An art-deco spire of flame colored flowers rises from a mound of leaves beside the trail. Each flower is dramatically flattened, hooded and flared. This is African cornflag, or Chasmanthe floribunda, an escapee of ornamental garden plantings. It’s not a common sight in the wild, but it is established in patches, usually on the edges of residential areas, so that it could be mistaken for a native.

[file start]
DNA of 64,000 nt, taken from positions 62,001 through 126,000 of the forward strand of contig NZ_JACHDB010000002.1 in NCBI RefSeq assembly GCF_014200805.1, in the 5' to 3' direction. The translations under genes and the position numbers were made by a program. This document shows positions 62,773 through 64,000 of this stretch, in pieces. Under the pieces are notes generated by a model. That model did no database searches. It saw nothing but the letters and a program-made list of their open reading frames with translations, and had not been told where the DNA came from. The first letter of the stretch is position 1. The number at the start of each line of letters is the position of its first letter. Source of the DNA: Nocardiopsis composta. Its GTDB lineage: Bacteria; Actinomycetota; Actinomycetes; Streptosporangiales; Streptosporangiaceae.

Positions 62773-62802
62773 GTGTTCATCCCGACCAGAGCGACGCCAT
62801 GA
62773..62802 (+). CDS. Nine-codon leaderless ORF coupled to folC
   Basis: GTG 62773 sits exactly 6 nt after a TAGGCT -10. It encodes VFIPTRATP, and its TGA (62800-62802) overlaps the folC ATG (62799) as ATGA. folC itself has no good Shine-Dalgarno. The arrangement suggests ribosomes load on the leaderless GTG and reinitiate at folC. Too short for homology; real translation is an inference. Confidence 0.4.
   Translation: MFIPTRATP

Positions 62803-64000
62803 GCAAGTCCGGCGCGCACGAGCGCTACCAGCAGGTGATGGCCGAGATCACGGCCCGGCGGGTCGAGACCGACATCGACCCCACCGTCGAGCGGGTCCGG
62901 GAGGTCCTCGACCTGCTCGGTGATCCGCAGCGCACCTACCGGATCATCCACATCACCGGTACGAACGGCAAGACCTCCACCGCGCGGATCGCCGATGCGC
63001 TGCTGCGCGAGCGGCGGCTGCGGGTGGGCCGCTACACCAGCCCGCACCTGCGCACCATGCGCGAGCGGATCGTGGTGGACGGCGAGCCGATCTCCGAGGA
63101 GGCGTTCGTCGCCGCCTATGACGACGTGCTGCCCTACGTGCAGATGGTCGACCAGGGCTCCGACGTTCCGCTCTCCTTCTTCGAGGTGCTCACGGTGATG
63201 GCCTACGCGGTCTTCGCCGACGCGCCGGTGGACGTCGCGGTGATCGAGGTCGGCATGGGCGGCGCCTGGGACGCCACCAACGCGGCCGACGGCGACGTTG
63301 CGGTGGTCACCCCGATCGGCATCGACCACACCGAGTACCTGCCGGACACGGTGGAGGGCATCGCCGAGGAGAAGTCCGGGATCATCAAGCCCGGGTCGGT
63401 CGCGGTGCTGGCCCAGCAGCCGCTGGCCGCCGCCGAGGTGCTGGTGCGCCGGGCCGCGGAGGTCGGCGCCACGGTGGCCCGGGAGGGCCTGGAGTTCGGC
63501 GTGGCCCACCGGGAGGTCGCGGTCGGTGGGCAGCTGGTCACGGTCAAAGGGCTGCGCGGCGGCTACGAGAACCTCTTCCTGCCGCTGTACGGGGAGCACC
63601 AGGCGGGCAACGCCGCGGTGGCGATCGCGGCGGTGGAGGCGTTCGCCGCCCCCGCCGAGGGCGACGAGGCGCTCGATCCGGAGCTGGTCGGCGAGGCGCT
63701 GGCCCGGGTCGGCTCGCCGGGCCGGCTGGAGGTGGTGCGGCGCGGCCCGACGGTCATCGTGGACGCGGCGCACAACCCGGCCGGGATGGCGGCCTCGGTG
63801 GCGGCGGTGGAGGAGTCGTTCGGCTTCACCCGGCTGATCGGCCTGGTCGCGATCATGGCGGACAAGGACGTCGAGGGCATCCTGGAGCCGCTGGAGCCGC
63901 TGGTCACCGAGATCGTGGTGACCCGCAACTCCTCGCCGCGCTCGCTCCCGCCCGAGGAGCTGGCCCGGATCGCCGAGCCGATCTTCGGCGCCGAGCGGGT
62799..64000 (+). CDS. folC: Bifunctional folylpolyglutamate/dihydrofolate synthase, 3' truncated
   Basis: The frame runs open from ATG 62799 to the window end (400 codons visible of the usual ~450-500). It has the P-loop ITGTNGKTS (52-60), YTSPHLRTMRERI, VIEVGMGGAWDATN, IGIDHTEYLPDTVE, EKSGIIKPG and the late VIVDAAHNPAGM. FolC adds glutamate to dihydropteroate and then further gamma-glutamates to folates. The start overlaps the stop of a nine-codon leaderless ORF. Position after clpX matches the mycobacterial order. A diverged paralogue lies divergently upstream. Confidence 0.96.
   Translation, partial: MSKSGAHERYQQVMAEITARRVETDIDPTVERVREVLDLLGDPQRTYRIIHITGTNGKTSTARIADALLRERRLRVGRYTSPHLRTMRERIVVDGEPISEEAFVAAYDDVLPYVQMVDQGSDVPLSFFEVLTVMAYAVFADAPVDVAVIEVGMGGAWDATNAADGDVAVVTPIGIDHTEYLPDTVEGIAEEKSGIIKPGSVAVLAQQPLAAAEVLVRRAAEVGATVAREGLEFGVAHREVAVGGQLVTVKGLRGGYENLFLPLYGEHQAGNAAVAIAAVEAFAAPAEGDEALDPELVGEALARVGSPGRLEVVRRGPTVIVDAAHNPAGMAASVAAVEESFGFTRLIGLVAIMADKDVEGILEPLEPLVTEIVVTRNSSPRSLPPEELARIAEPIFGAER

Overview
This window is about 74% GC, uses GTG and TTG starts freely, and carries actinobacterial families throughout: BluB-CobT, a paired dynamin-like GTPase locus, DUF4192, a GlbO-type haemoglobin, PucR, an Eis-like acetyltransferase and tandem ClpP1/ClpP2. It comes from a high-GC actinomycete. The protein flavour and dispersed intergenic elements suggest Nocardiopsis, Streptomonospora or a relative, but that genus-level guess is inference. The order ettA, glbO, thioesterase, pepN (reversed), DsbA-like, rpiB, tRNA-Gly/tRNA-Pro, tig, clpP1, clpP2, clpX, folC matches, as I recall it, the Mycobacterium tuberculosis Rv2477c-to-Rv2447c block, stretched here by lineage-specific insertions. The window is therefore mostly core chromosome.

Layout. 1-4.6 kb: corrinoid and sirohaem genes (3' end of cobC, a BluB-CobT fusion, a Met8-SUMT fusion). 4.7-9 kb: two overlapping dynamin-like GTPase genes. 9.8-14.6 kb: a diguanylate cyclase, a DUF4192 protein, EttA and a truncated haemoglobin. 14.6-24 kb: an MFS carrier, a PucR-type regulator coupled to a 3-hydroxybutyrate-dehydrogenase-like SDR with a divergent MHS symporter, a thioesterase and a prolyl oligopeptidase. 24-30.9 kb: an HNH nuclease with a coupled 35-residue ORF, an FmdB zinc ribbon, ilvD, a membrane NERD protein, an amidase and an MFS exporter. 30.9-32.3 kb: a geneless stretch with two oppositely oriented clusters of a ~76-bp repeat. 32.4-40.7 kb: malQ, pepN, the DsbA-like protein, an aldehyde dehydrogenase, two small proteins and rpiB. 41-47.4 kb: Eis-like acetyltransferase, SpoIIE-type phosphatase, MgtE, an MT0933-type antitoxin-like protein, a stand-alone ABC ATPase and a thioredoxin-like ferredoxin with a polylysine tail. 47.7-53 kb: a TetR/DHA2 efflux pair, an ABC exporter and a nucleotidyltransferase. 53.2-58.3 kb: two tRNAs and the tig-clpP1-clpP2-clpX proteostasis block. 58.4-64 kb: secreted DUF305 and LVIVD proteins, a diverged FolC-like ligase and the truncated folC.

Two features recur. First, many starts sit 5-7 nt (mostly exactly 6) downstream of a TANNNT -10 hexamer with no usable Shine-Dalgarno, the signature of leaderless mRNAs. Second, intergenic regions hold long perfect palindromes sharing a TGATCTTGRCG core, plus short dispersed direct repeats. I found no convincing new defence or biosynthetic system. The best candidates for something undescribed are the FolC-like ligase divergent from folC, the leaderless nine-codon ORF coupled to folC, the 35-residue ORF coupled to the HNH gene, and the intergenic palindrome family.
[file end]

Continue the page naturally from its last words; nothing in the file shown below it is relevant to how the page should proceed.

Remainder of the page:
This flamboyant bulb is a member of the iris family, and can superficially be mistaken for the similar-looking non-natve, montbretia (aka crocosmia). But though the color and growth pattern are similar, the flowers themselves are completely different–montbretia has open, symmetrical petals while African cornflag blossoms are narrow, curving horns that open at the mouth like a hummingbird feeder.